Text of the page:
Receive the latest articles for free. Click here to get the Mobile Commerce Daily newsletters.

Growing concerns over ad viewability: 3 reasons brands should go in-app

By
August 4, 2015

 

Craig Palli is chief strategy officer of Fiksu

Craig Palli is chief strategy officer of Fiksu

By Craig Palli

Citing concerns over viewability, Kellogg in June cut its spend on video ads running on major publishers such as Facebook and YouTube. It marked yet another instance of brands rejecting traditional online advertising methods over not knowing who – if anyone – is seeing their ads.

This move comes despite Google announcing a 91 percent viewability rate on YouTube video ads, a marked improvement in the 46 percent viewability rate on commercials run elsewhere. This claim does come with its share of detractors, though, as Google does not allow brands to use third-party viewability services to track and verify campaigns.

With Kellogg’s pullout, it appears brands are reluctant to take the search engine giant at its word.

The problem of ad visibility is not just relegated to video, either.

According to the recent report by Google, an estimated 56 percent of banner ads, the most pervasive form of online advertising, go unseen.

Google claimed that this new insight came from “the advancement of new technologies,” making it reasonable to assume that viewability has always been an underlining problem, but the scope has only recently been realized.

Mobile is different
When it comes to mobile, the assumption is that viewability issues are similar to those of the desktop.

It is likely that ads served on the mobile Web run the risk of going unseen at more or less the same rates as those run on a desktop browser, but dismissing mobile entirely over reservations about the mobile Web is ignoring a huge component of what makes mobile, well, mobile.

Of the 117 and growing minutes spent per day on mobile devices, 86 percent, or more than an hour and a half, is in applications – not the mobile Web.

With a very miniscule exception, apps need to be launched by a person, ensuring that virtually all in-app ads are shown to live human beings. And unlike the desktop browser where ads running below the fold run the risk of never being seen, all in-app ads, be they video, banner, or any other form, are served on the visible screen.

All of this together means that you can virtually guarantee a high rate of visibility on mobile in-app. And it is why industry claims of complete in-app ad viewability are nothing to write home about.

Reducing fraud risk
Like most things in digital marketing, successful viewability is not as cut and dry as whether or not a consumer viewed an ad. We must also consider fraud.

Viewability fraud can occur a few main ways, such as through the use of ghost sites where humans and bots drive traffic to fake Web sites to generate ad impressions, or ad stacking, where multiple ads are stacked on top of one another with only the top ad visible.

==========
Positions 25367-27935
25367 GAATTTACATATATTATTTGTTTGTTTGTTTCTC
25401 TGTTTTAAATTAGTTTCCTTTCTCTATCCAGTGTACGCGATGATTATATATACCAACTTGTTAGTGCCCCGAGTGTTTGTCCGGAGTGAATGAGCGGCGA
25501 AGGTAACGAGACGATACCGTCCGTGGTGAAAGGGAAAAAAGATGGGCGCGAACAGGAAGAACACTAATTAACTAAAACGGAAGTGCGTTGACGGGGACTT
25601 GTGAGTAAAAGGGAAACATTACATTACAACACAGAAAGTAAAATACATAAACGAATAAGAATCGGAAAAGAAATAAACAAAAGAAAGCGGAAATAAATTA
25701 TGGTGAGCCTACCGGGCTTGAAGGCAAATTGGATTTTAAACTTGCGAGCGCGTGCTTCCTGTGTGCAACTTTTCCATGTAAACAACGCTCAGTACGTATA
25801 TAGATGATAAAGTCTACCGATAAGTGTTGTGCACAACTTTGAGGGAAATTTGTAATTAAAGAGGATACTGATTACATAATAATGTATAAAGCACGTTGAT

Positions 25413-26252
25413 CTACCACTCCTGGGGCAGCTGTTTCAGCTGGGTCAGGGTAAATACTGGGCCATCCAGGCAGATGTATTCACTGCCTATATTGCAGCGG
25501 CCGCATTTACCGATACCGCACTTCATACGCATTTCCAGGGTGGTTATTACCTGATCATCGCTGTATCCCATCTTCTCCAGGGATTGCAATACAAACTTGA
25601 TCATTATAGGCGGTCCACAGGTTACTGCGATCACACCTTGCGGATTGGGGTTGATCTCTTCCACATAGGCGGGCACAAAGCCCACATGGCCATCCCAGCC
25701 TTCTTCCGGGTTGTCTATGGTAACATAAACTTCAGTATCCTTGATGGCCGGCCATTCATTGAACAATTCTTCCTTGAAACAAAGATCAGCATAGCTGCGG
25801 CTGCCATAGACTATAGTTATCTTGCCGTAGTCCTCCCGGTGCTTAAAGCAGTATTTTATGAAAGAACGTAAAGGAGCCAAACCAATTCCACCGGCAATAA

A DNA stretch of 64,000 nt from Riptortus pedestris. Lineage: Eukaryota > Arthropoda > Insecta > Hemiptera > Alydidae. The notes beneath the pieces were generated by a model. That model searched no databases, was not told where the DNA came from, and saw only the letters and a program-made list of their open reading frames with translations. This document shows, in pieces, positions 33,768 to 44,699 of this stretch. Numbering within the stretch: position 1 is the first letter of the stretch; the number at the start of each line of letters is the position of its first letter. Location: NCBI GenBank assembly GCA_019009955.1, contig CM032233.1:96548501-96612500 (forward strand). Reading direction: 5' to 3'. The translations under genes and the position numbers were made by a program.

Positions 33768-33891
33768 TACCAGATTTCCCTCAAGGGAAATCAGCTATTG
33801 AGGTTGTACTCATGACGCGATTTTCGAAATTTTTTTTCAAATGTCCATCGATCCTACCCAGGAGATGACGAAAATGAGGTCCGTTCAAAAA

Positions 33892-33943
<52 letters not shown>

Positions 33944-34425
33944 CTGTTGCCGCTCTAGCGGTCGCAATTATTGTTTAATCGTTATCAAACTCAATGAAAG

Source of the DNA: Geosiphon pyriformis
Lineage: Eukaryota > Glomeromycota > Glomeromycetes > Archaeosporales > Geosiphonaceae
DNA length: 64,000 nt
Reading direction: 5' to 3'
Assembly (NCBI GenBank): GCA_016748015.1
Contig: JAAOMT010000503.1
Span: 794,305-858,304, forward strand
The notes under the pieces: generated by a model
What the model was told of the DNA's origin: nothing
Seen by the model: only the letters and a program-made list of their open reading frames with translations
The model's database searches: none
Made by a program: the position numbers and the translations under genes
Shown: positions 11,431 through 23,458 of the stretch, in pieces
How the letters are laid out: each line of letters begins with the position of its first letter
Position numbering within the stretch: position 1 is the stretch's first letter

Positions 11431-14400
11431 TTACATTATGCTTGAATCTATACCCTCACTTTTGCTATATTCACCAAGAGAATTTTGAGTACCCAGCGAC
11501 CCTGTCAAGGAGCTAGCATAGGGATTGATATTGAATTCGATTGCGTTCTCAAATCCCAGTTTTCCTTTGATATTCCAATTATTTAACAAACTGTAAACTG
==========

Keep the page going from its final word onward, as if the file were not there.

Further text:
There are, of course, other ways to deceive, but the point remains that viewability fraud is highly prevalent among desktop advertising. This is not the case on mobile.

First, there simply are not any cost-effective means in which to commit viewability fraud on mobile.

Bots can perform the action of launching an app, but doing so requires the building of fake mobile IDs used to track users in mobile advertising. That is a cumbersome process, and even if done, any well-run marketing campaign limits impressions per user anyways, effectively rendering any falsified IDs quickly useless.

Fraud on the mobile Web is possible much as the same way it is on the desktop, but again, the mobile Web occupies such a little amount of total mobile consumption when compared to apps, that any fraudster, whose primary concern is finding the highest return with the least amount of resistance, would find it not worth its time.

Second, most mobile advertising is performance-based and built around optimizing to the best preforming sources, so any fraudulent – and therefore poorly performing – traffic source would quickly be removed from a mobile campaign.

Impressions may be high, but if the clicks, installs, or purchases are not there, then it is not worthwhile. Fraud prevention is a byproduct of an effective mobile campaign.

Getting started is easy
Last year, mobile Internet usage surpassed desktop usage for the first time, marking, as one publication put it, “the biggest shift since the Internet began.” It is a gap that is only expected to widen, and as such, brands would be best served shifting a portion of their media spend to mobile.

Not only is its’ ubiquity increasing daily, but as we have covered, viewability concerns are virtually non-existent.

Built on data-driven personas that connect brands to precisely the right audiences, an effective mobile strategy can help ensure customers not only see an ad but are also more likely to interact with it.

BRANDS INTERESTED in pursuing a mobile strategy can either use their own data such as customer email addresses and desktop Web site visitors, established mobile personas and mobile data stores, or a combination of both to reach interested consumers in a much more nuanced, and targeted way than possible on than desktop.

From there, brands can easily and automatically optimize around the best performing sources, allocating spend to the channels that prove most effective in building a sustained mobile presence and driving actions.

Mobile is the future – one customers are guaranteed to see.

Craig Palli is chief strategy officer of Fiksu, Boston. Reach him at craig@fiksu.com.

Share on FacebookShare on LinkedInShare on Twitter



Like this article? Sign up for a free subscription to Mobile Commerce Daily's must-read newsletters. Click here!






Tags: , , , , , , , , , ,

You can leave a response, or trackback from your own site.

Leave a Reply